It is important to remember that no sunscreen can block 100% of UV rays, and that sunscreen needs to be reapplied every 2 hours or more frequently if the baby or toddler is sweating or swimming. It is also important to be vigilant and check for signs of sunburn, such as redness and tenderness.
Can I use the sunscreen I bought last summer, or do I need to purchase a new bottle each year? Does it lose its strength?
First things first; as dermatologists recommend using sunscreen on all skin not covered by clothing, every day when you are outside, even the cloudy ones, and not just on sunny days during the summer: a bottle should not last that long.
Sunscreen should not lose its strength over a year’s time, but it can lose its effectiveness if it is not stored properly. Exposure to heat, light, and air can cause the active ingredients in sunscreen to break down. If you have stored your sunscreen in a cool, dark place and it is still within its expiration date, it should be effective.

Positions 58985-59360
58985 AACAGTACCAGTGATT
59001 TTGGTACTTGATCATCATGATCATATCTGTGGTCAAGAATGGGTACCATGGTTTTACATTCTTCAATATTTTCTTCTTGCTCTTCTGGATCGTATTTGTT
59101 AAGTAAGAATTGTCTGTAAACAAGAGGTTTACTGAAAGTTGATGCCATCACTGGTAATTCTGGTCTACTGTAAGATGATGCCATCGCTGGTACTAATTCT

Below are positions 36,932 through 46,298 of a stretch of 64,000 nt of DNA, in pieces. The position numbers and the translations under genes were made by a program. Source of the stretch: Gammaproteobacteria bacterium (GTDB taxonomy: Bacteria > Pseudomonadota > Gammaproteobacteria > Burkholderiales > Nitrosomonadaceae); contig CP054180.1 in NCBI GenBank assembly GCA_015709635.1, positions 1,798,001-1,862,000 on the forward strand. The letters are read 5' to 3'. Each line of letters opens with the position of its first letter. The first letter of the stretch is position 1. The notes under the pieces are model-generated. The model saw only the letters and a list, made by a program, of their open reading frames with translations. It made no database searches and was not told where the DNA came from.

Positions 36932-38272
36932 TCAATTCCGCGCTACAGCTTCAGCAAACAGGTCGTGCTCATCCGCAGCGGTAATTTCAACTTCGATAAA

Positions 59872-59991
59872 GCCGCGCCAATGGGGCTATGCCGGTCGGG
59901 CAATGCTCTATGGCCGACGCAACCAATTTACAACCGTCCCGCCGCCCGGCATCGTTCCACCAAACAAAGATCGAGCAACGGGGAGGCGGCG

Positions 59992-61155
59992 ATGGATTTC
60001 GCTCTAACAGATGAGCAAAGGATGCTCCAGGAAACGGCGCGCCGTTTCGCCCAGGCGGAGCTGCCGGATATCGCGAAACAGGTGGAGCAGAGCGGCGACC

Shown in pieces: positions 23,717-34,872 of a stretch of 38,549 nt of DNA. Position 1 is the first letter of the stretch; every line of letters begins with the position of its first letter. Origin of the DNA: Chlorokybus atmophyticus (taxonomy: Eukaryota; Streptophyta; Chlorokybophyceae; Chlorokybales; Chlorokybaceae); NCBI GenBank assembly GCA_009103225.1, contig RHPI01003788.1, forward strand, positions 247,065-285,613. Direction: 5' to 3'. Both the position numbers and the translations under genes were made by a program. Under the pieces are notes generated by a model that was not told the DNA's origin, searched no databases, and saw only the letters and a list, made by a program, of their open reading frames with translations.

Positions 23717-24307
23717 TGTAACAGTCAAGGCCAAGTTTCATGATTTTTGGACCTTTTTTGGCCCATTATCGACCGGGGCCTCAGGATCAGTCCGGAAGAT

However, if it has been exposed to heat or light, or if it is past its expiration date, it is best to purchase a new bottle.
Will using sunscreen limit the amount of vitamin D I get?
Sunscreen can limit the amount of vitamin D that your body produces, as the active ingredients in sunscreen block UVB rays, which are necessary for the body to produce vitamin D.
However, it's important to note that excessive sun exposure can increase the risk of skin cancer and other skin damage, so it's recommended to use sunscreen to protect your skin from harmful UV rays.